10 Most Beautiful Coastal Towns in Europe – Taste Travel Guide

Yes, we know it is difficult to match the thrum of the city and the throb of the nightlife, but sometimes you need to throw cities aside and venture towards areas where the air is fresher, where there are fewer tourists, and where you can – more often than not – see the wood for the trees. Welcome, then, to the coast, where you can feel the warm breeze on your face as you drift from one small town or village to the next. From the obvious to the not-so, we choose the best spring/summer spots at which to investigate, explore, and chill out. Cities? Some other time, perhaps?


Justifiably known as the ‘Pearl of the Costa Brava’, Cadaqués was once a favourite destination of the artists Picasso, Matisse, Chagall, and Salvador Dali (who described it as “dreamy and perfect”). They weren’t wrong about its visual appeal. A former fishing village that is less than three hours from Barcelona, Cadaqués has a population of about 3,000, and is quite the perfect – some say idyllic – place to spend a long and lazy weekend. Is it something of a tourist magnet? Yes, but the town has managed (via zoning regulations) to hang on to what has always made it so charming: individuality and a sense of heritage. 


Ah, people, you just have to get here: Manarola is located on a piece of land about 780 metres above sea level. Above a tiny harbour, warm colours of the houses and the rockface via in competition with each other, while in the village centre, a compact piazza tempts you with a range of seafood restaurants. A word of warning to those that may have mobility issues or guilty feet: with steep and narrow laneways leading to and from the sea, Manarola could be difficult to negotiate (especially after a visit to nearby Groppo, which is famous for its wine!).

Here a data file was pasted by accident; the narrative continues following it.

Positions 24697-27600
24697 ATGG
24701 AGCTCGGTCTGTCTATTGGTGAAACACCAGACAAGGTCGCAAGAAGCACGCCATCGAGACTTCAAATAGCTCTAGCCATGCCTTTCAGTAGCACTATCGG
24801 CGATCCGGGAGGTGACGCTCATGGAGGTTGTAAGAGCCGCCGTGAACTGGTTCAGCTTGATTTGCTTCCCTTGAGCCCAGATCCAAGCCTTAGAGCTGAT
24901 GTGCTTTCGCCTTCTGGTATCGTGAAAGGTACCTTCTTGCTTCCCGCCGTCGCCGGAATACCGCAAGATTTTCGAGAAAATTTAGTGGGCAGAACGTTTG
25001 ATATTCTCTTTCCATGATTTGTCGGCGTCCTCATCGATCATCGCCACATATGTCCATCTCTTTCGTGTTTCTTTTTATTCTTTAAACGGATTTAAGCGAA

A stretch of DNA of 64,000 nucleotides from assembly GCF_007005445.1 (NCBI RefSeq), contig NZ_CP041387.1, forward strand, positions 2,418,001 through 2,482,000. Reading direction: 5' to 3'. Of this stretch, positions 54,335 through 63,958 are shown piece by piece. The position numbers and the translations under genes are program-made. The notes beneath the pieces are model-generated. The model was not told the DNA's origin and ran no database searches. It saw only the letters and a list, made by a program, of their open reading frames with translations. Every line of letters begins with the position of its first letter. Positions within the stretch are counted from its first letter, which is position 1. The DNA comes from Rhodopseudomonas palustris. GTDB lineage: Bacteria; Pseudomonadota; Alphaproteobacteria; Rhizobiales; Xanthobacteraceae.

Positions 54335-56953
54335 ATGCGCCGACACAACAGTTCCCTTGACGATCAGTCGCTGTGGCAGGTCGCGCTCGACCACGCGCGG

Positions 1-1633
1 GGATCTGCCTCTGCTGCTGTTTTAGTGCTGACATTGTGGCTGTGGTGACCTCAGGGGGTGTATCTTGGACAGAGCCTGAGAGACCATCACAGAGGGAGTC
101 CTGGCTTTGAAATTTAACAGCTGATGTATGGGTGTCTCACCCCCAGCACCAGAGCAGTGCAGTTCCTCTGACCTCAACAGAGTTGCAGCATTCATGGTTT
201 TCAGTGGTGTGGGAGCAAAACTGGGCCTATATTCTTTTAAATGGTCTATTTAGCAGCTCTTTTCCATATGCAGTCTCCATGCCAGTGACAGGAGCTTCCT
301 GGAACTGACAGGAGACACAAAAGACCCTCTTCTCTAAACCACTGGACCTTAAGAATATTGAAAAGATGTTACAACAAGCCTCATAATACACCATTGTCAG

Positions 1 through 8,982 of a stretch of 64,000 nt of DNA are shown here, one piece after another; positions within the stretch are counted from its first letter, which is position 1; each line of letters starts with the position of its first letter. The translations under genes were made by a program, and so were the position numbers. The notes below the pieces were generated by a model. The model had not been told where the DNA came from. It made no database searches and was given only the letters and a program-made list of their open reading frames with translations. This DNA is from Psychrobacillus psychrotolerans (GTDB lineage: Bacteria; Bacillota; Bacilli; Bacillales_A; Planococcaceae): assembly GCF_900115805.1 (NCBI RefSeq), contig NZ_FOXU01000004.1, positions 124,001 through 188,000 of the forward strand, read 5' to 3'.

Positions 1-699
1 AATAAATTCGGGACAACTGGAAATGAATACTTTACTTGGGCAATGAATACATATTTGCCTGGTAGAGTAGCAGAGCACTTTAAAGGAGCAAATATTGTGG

It is almost unfair to many other coastal places in Cornwall to choose Polperro (population of about 1,600) over them, as there isn’t one port village in the region that doesn’t elicit the words “charming” and “gorgeous”. We are plumping for Polperro, however, because the streets are so narrow that cars are banned (parking is at the nearby hamlet of Crumplehorn). If you’re looking for the definition of quaint and picture-postcard, then this is the place: pretty, flower-adorned cottages, independent shops selling art, pottery, and jewellery, several restaurants, and about seven gloriously distinctive pubs. 


A fishing village in the municipality of Moskenes is as small and incredible as you could ever imagine. With a population of less than 350, Reine is located 125km west of Svolvaer Airport, and situated on the island of Moskenesøya, on northern Norway’s Lofoten archipelago, above the Arctic Circle While it is – inevitably – a quiet place to visit, Reine’s natural scenery and location take some beating. Fishermen’s huts and cabins (some of which have been converted into visitor accommodation) dot the small section of coast it inhabits, but you’re here for the truly awe-inspiring landscape and very little else. A hiker’s paradise? Or just, simply, paradise?